​Importance of Efficiency in Practice

Posted by Joel Park on Nov 17th 2021

There is a strong correlation between people who practice often and improvement. Finding time to live fire practice can be easier said than done when life can pull you in lots of directions, and the range might not be close to you. Regardless of how often you can get to the range, the important part is to be as efficient as possible so you can get the most done in the time you have.

The most important thing for your practice is to have a plan before you get to the range. Think about the skills you want to work on, then pick one or two drills that work on those skills. If possible, pick drills that use the same target placement. An example is setting up the Accelerator drill with targets at 7, 15, and 25 yards then doing a marksmanship fundamental drill such as Doubles on each of those targets separately after you are done practicing the Accelerator drill.

Joel Park - Criss Cross Drill
Lots of time can be lost patching the targets and resetting. There are a few pieces of gear that are almost essential for any practice session I have. The first is the CED / DAA Paster Gun. It allows you to patch targets in a fraction of the time. There are other time-saving methods such as only patching non-Alpha hits or using a marker to draw a line through each hit. The problem with each of those is the targets will get too muddy to see exactly where each bullet is going at some point. You could also miss the target completely and not even know it. The paster gun takes seconds to use and ensures you know exactly where bullets are going and what trends are occurring.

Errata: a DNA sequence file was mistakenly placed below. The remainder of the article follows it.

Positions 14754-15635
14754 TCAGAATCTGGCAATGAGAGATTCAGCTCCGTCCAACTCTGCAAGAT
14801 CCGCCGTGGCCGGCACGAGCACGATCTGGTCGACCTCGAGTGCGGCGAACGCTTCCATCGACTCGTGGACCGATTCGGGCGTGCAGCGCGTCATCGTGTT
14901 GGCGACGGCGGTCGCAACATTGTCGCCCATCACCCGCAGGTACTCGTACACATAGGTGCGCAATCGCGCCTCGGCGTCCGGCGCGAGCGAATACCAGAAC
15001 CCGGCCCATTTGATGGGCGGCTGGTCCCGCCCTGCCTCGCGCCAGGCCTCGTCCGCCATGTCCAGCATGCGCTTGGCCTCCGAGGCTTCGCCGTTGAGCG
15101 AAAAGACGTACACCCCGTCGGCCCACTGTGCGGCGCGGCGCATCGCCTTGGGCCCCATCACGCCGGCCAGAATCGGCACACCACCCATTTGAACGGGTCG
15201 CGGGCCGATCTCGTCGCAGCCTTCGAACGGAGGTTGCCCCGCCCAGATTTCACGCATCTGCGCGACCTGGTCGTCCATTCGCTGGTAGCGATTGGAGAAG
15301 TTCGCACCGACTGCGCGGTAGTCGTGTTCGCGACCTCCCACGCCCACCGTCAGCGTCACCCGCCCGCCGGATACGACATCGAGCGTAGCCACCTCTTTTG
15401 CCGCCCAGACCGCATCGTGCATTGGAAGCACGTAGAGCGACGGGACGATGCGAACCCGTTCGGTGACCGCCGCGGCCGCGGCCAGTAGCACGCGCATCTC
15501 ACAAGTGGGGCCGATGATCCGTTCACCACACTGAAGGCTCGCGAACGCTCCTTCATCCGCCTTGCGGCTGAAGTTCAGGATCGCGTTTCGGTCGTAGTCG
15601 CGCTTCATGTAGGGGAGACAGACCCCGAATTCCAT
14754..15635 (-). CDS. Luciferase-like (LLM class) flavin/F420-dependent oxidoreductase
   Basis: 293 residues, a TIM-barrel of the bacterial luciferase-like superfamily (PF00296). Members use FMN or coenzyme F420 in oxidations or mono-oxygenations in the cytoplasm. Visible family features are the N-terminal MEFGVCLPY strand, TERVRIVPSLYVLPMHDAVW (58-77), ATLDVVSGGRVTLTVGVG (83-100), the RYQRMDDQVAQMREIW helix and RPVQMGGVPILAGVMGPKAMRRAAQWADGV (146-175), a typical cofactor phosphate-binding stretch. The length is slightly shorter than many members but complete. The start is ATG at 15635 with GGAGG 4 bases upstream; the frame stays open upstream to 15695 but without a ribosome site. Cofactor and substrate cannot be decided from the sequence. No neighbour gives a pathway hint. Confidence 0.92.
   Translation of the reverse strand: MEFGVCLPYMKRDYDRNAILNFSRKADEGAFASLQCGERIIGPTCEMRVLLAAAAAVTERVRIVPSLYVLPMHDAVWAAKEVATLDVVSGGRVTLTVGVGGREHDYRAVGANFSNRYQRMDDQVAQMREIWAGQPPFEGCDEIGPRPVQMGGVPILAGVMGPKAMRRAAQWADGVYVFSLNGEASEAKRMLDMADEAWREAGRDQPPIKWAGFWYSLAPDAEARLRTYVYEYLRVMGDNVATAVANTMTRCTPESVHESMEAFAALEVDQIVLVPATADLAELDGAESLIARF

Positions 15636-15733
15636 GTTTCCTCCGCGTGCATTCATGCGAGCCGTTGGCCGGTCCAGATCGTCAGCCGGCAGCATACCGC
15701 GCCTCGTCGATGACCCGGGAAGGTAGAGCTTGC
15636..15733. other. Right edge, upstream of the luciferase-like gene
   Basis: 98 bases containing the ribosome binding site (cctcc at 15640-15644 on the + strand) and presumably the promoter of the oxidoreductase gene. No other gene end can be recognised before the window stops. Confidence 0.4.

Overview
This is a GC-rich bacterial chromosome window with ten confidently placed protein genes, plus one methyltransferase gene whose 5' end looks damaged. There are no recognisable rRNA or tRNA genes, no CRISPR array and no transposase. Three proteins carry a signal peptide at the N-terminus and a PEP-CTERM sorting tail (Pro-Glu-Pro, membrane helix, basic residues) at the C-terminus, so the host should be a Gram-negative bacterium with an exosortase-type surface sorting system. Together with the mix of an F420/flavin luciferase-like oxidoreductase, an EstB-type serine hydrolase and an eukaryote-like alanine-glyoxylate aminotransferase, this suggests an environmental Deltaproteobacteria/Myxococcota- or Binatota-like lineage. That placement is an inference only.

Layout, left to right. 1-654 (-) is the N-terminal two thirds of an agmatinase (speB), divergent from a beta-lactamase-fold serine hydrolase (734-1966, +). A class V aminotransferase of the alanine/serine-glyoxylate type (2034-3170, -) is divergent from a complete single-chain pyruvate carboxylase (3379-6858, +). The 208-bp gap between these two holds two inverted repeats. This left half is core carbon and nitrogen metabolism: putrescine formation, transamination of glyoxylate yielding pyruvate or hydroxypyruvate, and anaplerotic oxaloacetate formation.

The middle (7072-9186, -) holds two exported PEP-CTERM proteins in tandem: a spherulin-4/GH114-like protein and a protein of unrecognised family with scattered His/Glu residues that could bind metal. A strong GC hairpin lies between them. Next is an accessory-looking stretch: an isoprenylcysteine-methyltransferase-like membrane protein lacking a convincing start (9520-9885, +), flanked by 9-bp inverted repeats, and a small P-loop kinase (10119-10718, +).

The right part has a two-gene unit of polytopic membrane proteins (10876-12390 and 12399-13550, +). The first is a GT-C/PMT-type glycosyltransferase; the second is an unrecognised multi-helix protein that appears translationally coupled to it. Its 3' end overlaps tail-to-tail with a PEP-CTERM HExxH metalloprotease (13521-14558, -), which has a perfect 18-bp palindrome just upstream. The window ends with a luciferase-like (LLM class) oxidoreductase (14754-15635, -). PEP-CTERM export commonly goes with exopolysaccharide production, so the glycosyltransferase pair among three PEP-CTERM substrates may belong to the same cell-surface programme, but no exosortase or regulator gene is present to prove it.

The second time saver I always keep in my range bag is an UPLULA Magazine Loader. Loading mags by hand can be tough on your hands or tire them faster for no reason. A magazine loader is a must, especially when fighting mag springs while loading the last few rounds in high-capacity magazines.
Picking up brass is my least favorite thing to do during practice. Using a CED Brass Chute saves an incredible amount of time. After setting it up, I shoot a few shots while paying attention to where my brass is landing, then I just mark a spot where I need to stand. An alternative method is using a large tarp and setting weights on each corner.

Making practice require as little energy and effort as possible is smart. It will make you want to practice more often and allow for trips to the range you might not have had time for otherwise. Hopefully these ideas will help make your practice more efficient so you can get the most accomplished in the time you have.

Joel Park
Host of Training Group Live by PSTG podcast